Library memories

9781452145402Having been a librarian for longer than I care to remember, the card catalogue holds a place dear to my heart. I remember as a library assistant filing new cards — one for the author, the title and the subject entries. A tedious job, but vital for the smooth running of the library. You can imagine the dismay when someone broke into a community library I worked in and dumped the whole lot on the floor! It took days to put in order.

These cards represented the hand writing of various cataloguers through the years. The advent of typewriting skills and twink was the next exciting venture, to be followed by a large and cumbersome computer system that saw the end of those beautiful cards and the glorious cataloguing drawers that are so fashionable today.

The Card Catalog: Books, Cards, and Literary Treasures is a chance to revel in the glory days — photographs of huge rooms filled with librarians filing cards at the mammoth Library of Congress, hundreds of images of original cards, and early edition book covers accompanied by engaging text and stories of the stacks! Not just for librarians, this will appeal to anyone who enjoys artifacts and stories from time past.

 

Regretting Motherhood

Cover of Regretting motherhoodHow would you answer these questions?

“If you could go back, with the knowledge and experience you have now, would you still become a mother?” 

“From your point of view, are there advantages to motherhood?”. 

The Particpants who were interviewed for the Regretting Motherhood: A Study by Orna Doanth responded with a resounding NO!  Not surprisingly most participants wanted to keep their identities private, and the author acknowledges that this sort of admission is not at all socially acceptable. Any mother can recount those times when the stress, worry and tiredness make the whole experience a waking nightmare, but to face up to major regret is, in my mind anyway, huge.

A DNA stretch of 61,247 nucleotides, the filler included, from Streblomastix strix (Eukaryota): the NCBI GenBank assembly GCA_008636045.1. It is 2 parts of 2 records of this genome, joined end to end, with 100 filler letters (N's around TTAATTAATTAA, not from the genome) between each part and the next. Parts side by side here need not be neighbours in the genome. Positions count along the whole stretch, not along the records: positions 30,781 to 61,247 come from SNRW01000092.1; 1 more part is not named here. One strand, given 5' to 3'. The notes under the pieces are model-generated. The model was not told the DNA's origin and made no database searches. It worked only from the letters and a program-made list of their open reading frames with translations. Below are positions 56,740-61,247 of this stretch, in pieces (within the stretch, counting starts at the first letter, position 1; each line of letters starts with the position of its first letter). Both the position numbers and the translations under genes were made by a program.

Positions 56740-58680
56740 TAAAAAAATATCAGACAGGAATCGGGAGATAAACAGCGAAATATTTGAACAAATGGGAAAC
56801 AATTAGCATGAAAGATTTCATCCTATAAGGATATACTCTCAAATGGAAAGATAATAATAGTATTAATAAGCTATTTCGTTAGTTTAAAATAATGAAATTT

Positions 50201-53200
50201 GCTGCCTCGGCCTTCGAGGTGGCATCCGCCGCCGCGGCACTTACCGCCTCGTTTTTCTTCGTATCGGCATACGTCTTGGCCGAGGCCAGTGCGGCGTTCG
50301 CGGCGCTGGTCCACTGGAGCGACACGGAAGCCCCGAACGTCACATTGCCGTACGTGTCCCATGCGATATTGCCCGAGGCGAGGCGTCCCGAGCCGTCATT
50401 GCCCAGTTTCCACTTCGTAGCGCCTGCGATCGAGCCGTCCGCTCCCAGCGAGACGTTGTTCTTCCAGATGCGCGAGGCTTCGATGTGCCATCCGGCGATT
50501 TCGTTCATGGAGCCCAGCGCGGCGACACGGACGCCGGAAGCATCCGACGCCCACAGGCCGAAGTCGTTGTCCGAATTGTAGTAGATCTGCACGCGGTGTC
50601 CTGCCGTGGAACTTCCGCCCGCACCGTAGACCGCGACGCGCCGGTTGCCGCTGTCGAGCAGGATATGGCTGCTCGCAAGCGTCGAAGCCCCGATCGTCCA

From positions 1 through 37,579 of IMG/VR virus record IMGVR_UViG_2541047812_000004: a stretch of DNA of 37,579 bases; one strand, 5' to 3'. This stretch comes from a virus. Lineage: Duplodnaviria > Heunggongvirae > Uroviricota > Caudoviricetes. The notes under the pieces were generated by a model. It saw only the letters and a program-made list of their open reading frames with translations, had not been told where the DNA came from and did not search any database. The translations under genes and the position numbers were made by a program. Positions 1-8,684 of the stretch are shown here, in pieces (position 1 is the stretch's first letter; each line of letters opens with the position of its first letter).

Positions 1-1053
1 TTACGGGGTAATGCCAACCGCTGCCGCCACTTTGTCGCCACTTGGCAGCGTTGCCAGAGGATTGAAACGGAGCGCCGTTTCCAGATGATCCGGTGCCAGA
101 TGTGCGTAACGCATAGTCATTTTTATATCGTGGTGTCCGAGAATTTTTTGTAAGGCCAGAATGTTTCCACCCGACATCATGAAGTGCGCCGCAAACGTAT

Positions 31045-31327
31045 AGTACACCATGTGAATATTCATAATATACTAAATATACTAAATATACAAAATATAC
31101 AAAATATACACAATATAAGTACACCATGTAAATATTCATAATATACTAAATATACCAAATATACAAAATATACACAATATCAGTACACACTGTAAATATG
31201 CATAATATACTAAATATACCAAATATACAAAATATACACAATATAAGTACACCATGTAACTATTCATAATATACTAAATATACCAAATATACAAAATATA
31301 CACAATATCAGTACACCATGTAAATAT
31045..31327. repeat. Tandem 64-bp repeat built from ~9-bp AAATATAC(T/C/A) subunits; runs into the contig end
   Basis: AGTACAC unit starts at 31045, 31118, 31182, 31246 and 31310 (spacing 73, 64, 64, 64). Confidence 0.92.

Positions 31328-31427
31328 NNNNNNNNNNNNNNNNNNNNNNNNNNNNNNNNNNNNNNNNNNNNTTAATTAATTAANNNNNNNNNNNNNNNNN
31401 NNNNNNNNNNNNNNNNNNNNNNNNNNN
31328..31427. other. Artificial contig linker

This is not a book about making life easier for mothers, it’s not about more access to childcare or the ability to have a career…

Thus even though there are conditions that can alleviate the hardships of motherhood, this does not necessarily mean that difficult conditions accompanying motherhood, or rigid social dictates determining how women must mother, can completely account for suffering or lack of satisfaction in motherhood

The women interviewed felt that they were good mothers and that their children would not be aware of their regret. They did a good job, but it gave them absolutely no satisfaction. Many felt that they were pushed into becoming mothers, it was expected, and they wished they made other choices.

This is an honest and at times confronting book.  There are a number of books that deal with the subject of not wanting children, but this is the first one that I am aware of that deals with regret after the fact. The interviewees are honest and compelling, the writing easy to read and the subject is incredibly thought provoking.

Cool stuff from the Selectors: Fiction news

Who isn’t writing crime and mystery novels these days? If Dickens, Jane Austen and Anthony Trollope were around now, they’d be making sure that murder and detection was the place to be.

Cover97805713266319781509815524CoverCoverCover

Interesting authors in this field doing the murder route include Jessica Fellowes, (niece of the man who gave the world Downton Abbey), with The Mitford murders,  John Gordon Sinclair (the actor from the much loved comedy Gregory’s girl), has a mystery coming up called Walk in silence and Lottie Moggach, daughter of Deborah, has Under the sun.

Aside from promising crime there is a new novel by Salman Rushdie, The golden house, which deals with Obama and Trump America.

A former Booker winner Roddy Doyle has a new novel called Smile.

And don’t forget the Film Festival coming up. One of the most interesting films is an adaptation of the Thomas Cullinan novel The beguiled. Originally made as a vehicle for Clint Eastwood, the novel now gets a feminist makeover by Sofia Coppola with Nicole Kidman leading the cast. We have the reprint of the novel on order.